Sri Paskara Gurukkal of Hamm, Germany, has made significant progress toward legal recognition of Hinduism in his country. On June 17, 2013, his Sri Kamadchi Ampal Tempel was granted full status as a religious organization—placing it in the same category as a Christian church. “I have been working on this court case for ten years, and finally it was heard,” he rejoiced. Hindu weddings performed at his temple will now be legal as well. Other temples wishing to obtain the same status, he said, “have to apply pressure to their local courts.” They will surely benefit from his pioneering work.
Hindus in other countries are just beginning the process of seeking legal recognition. Mukundrabhai Joshi noted that in Austria, Hinduism currently has the status of a “registered” religion. This differs from full recognition, which is presently given to fifteen religions, including Buddhism and Islam. For Hinduism to achieve full recognition, the census must show at least 2/10 of one percent of the population—roughly 16,000 people—belonging to the religion. Joshi pointed out that the various isolated groups of Hindus must come together to make this happen.
HINDUISM TODAY; HINDUISM TODAY; NIRAJ THAKER
Sri Paskara Gurukkal, V. Ramalingam, Mukundrabhai Joshi
Community Integration and Outreach
Once established, a Hindu community has a choice: to engage with the population in meaningful ways, or to remain apart. Groups involved in community projects earn respect, acceptance and good will.
At the Templo de Shiva in Lisbon, Pradeep Lalit Kumar told us, “Our temple is open for everyone. We are using our pavilion for various sports, and the facilities are available for all to use.” The Portuguese government, in turn, offers classes in computers, language, even hairdressing, to promote employment.
In Spain, on the other hand, there is no help from the government; in fact, officials look upon Hindus with suspicion, thinking them odd and cultish.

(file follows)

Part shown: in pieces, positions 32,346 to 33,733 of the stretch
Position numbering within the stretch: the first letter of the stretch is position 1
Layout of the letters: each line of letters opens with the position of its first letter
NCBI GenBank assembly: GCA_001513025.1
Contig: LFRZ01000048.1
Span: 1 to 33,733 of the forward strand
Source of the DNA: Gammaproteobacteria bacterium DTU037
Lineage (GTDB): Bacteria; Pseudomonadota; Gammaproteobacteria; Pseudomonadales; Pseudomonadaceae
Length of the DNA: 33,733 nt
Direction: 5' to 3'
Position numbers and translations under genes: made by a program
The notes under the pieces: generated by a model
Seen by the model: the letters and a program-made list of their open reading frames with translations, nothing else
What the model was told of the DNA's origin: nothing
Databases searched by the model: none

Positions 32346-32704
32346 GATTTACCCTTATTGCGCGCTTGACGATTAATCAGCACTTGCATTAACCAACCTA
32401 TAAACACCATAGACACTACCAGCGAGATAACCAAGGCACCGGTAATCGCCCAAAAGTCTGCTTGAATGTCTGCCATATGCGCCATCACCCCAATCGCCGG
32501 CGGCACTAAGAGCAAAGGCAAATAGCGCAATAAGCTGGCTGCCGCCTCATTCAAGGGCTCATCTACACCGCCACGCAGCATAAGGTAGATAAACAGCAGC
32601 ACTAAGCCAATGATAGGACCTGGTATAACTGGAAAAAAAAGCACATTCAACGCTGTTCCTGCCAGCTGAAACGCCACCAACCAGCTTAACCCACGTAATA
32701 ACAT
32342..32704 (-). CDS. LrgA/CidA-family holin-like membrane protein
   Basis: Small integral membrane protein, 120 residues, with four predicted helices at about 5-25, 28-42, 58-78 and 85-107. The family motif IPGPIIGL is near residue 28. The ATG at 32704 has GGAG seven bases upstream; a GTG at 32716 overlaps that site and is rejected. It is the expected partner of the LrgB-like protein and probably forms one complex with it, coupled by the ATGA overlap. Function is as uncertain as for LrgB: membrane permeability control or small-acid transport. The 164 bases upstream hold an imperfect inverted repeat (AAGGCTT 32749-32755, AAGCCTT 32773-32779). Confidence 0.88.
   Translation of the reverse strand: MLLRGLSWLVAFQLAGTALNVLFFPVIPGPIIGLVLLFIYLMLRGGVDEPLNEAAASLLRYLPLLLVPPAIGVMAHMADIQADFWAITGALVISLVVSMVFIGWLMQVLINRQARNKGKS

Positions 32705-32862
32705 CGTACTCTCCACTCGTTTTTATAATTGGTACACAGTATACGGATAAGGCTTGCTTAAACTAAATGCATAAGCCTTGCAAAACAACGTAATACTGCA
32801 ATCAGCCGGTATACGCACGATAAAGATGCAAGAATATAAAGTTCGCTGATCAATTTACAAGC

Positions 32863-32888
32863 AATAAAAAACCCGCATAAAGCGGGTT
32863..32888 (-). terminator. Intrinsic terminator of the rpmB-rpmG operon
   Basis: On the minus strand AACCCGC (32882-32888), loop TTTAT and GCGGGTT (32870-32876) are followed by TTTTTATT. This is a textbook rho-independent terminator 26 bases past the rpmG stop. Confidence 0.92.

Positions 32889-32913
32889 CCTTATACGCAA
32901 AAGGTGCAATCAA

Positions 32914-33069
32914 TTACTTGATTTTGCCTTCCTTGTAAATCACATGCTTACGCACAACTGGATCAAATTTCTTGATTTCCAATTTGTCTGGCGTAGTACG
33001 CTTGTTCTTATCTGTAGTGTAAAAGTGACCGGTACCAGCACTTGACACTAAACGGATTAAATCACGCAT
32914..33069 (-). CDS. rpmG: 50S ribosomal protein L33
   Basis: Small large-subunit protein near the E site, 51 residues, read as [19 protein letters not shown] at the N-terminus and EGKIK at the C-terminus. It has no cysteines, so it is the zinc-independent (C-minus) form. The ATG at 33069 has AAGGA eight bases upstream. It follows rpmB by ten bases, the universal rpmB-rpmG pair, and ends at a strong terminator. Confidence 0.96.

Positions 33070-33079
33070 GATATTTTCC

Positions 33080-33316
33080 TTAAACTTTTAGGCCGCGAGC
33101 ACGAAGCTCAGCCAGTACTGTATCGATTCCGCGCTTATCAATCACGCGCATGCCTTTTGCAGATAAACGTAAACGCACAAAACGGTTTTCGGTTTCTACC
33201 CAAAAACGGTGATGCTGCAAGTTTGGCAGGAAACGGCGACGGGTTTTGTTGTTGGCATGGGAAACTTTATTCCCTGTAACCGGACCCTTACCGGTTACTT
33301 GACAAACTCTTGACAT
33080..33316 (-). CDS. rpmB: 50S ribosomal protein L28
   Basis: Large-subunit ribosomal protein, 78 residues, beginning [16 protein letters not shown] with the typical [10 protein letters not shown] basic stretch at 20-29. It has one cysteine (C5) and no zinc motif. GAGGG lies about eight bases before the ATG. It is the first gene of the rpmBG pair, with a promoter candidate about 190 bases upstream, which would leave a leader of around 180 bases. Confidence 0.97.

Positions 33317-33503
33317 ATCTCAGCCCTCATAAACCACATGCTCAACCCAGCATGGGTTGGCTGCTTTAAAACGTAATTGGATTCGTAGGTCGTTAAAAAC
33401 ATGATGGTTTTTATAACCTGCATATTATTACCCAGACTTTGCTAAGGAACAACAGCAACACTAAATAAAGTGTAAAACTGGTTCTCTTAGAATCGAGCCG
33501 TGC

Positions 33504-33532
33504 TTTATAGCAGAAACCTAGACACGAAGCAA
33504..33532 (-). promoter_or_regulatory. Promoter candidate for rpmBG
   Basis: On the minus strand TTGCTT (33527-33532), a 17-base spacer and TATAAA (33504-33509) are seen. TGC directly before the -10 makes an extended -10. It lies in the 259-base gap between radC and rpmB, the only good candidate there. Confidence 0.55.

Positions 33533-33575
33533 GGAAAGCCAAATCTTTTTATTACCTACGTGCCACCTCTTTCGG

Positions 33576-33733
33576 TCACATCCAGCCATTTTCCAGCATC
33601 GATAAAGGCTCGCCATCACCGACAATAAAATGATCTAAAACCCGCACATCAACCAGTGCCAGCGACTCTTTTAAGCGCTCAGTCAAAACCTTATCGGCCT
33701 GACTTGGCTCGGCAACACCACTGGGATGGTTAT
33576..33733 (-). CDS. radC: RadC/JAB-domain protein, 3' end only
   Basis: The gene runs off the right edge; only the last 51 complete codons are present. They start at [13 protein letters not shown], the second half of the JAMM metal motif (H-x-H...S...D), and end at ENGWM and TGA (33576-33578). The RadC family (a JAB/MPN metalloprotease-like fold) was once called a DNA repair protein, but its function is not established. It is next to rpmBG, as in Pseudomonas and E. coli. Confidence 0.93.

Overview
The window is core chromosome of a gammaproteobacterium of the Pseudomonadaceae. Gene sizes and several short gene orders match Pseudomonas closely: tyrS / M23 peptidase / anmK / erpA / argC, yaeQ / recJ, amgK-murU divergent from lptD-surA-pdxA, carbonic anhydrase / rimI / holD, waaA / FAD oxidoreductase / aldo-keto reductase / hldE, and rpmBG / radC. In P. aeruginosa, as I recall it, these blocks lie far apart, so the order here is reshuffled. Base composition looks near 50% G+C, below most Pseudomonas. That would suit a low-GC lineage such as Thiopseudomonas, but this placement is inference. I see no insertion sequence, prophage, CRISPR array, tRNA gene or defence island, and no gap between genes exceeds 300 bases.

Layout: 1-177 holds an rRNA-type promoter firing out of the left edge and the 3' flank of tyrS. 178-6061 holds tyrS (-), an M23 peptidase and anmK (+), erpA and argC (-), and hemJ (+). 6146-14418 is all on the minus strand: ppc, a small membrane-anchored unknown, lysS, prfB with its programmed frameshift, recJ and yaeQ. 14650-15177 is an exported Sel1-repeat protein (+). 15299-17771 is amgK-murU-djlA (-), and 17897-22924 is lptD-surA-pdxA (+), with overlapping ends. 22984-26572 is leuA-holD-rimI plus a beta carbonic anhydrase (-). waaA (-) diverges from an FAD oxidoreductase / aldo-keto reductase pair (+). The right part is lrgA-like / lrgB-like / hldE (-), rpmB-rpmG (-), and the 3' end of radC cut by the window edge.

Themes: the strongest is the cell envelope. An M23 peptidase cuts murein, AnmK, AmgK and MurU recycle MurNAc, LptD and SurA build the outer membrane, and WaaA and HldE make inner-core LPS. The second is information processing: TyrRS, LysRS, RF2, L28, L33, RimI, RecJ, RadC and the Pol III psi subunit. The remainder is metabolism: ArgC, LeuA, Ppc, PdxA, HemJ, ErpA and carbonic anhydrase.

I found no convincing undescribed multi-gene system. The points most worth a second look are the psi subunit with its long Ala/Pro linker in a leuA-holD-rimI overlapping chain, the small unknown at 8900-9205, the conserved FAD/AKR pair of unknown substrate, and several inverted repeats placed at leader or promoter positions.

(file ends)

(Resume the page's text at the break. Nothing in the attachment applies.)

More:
Italians respect the Hindu work ethic and even join in temple bhajans. Oddly, it is the Hindus there that are divided. Svamini Hamsananda Giri explained, “There is this mentality to divide, divide, divide. Strangely, Hindus are friends with Italians but not friends among their own.”
Berlin’s Sri Ganesha Tempel works with the local high schools, inviting students from as many as 30 schools each year to learn about Hinduism.
In conservative Switzerland, Hinduism is perceived as foreign—and therefore suspect. The Omkarananda Ashram works to counter this, providing language studies, career training and counseling—a model for others to emulate. Dr. Joshi divulged one of the unspoken problems: “There is what I call optical pollution.” Immigrants from the subcontinent visually stand out in a region where the local people are quite fair-skinned. “Because of the color, there is an uneasiness when half a dozen Hindus get together somewhere like the Bern train station.”
Language is frequently the biggest barrier; but as language skills evolve, community relations improve. This is dramatically seen in the second-generation Hindus born in Germany: they are accepted and fully engaged in society, something that was impossible for their parents.
Of all the Hindus in mainland Europe, the 200,000 in the Netherlands are the most fully integrated. They enjoy their government’s largesse. Radio and television broadcasting services are provided to Hindu groups at no cost. Even in prisons, satsang is provided, and flowers and incense for puja. Prisoners are encouraged to have shrines in their cells. Hindus have become part of the social and political network and now have access to the corridors of power.
Andras Sukub, the president of the Prague Hindu Society, offered that the Czech people are open to all things Indian. Vivek Ojha described his family’s seva: “My wife runs a hostel for indigent mothers with children. We provide clothes, food, education and computer classes for about 200.” Despite all this, the Czech media are critical of Hinduism, so more work remains to be done toward full acceptance by the community.
The vast majority of Hindus in Europe are living peaceably and amicably. A basic challenge for immigrants is to fully adopt their new nation as home, to self-identify as Hindu Europeans rather than as Hindus living in a foreign land. It takes two or three generations for a new group to become an intrinsic part of society. In the decades to come, with wisdom and the knowledge of its incomparable culture and philosophy, Hinduism will become recognized as a precious gem in the multi-colored mosaic that is Europe.